Why is the fear of God selected? One would say that, according to the general theology of this period, we ought to have selected faith. But the Spirit of God has not given us the phrase — faith in God. He puts fear, because, after all, there is a something more tender, more touching, more real about fear than there is about some people’s faith, which faith may very readily verge upon presumption. But in speaking of fear we must always discriminate. There is a fear with which a Christian has nothing to do. The fear of the slave who dreads a task-master we have now escaped from. At least we ought to be free from such bondage, for we are not under the law, which is the task-master, but we are under grace, which is a paternal spirit, and has given us the liberty of sons. Brethren, if you labour under any dread of God which amounts to a slavish fear of him, do not cultivate it. But ask God to give you that perfect love of which John tells us that it casteth out fear, because fear hath torment.

Fearing the Lord means to be in reverent awe of His holiness, to give Him complete reverence and to honor Him as the God of great glory, majesty, purity and power. For example, when God revealed Himself to the Israelites at Mount Sinai through “thunder and lightning, with a thick cloud over the mountain, and a very loud trumpet blast,” they all “trembled” in fear (Ex 19:16) because of His great power. They even begged Moses to deliver God’s message to them so they would not have to encounter God Himself (Ex 20:18-19; Dt 5:22-27). Also, when the psalm writer reflects on God as Creator, he says: “Let all the earth fear the Lord; let all the people of the world revere Him. For He spoke, and it came to be; He commanded, and it stood firm” (Ps 33:8-9).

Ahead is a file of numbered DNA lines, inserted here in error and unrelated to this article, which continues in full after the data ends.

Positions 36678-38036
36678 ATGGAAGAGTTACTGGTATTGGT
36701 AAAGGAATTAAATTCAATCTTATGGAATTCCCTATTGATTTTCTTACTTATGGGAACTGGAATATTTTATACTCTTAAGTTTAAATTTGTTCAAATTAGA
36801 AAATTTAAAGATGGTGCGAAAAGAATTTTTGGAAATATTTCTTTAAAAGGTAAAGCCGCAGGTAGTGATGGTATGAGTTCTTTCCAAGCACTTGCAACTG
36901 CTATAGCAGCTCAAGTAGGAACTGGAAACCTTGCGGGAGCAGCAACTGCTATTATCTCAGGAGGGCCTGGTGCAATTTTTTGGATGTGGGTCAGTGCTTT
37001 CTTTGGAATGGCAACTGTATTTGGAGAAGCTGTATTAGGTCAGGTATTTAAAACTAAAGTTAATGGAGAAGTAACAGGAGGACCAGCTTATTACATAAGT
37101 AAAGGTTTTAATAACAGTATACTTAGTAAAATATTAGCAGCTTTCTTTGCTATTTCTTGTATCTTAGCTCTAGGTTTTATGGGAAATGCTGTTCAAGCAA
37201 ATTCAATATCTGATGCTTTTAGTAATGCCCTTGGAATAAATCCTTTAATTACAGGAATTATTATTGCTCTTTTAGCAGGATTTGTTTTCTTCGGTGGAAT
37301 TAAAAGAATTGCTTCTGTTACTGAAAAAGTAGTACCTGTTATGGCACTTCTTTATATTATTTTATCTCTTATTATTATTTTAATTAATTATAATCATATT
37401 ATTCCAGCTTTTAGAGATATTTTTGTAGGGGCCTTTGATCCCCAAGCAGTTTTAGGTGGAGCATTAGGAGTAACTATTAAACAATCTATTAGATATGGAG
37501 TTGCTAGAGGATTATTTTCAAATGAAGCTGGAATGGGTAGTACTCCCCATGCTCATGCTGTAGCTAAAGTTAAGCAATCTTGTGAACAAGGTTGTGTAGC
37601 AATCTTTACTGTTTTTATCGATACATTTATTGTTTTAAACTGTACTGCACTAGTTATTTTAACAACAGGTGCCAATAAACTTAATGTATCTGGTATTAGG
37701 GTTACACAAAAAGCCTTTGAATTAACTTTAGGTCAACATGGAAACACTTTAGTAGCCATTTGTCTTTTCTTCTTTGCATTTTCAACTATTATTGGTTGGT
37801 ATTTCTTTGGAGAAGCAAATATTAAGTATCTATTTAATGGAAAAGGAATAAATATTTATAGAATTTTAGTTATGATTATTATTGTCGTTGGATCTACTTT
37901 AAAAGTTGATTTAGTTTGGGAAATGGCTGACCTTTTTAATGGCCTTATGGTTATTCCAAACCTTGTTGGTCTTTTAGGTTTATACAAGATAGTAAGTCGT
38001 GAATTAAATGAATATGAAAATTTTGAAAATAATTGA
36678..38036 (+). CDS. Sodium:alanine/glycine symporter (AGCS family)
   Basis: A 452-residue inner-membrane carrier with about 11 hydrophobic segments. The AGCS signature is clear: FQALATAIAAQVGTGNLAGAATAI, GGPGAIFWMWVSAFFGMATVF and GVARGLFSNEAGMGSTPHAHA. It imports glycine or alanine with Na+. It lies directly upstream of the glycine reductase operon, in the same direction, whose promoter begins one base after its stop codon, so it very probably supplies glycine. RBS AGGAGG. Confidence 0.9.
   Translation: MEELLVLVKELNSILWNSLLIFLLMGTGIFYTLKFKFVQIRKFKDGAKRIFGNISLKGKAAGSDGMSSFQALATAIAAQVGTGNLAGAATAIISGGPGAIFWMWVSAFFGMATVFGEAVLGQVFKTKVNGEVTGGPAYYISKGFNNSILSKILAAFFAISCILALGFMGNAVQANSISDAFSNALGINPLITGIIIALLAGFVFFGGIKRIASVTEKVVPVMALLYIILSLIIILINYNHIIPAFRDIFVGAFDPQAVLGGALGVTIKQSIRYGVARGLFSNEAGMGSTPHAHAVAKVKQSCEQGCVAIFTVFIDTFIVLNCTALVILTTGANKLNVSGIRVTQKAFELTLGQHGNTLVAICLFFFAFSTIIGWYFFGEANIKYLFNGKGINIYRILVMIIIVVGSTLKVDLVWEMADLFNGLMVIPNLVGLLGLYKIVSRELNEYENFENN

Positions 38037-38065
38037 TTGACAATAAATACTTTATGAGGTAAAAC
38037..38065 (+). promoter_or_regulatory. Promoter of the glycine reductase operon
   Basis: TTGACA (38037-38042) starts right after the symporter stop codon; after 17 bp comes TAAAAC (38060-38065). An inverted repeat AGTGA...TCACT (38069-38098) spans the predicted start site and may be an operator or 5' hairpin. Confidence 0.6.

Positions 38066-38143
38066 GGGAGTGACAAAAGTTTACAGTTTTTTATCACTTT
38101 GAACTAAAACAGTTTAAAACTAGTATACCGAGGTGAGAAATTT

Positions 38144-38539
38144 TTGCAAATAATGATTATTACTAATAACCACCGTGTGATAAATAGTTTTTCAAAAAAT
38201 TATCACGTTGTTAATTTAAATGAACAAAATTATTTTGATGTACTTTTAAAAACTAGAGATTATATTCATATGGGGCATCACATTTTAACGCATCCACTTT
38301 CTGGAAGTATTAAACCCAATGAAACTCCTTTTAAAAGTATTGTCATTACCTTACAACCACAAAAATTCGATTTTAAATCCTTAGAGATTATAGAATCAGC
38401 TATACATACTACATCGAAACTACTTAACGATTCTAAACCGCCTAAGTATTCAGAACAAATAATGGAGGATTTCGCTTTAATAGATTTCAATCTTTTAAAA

The cross is the sign that stands in judgment on all the false security in our lives and restores faith in God alone. Be of good courage, be valiant, be confident, be certain—that is what it says. Yes, but everything depends here on making sure that one last, terrible misunderstanding does not arise. There is such a thing as false courage, false confidence . . . and this false confidence is itself only the most subtle form in which fear disguises itself.

If you are a Christian I challenge you to make this resolve: That if you are a Christian, you demonstrate that you know something of the glory, the judgment, and the love of God, so that whenever you speak the name of God, or Jesus, or Christ, you speak his name in a way that shows that you know him, you fear him, and you love him.
Will you make that resolve as part of your Christian testimony?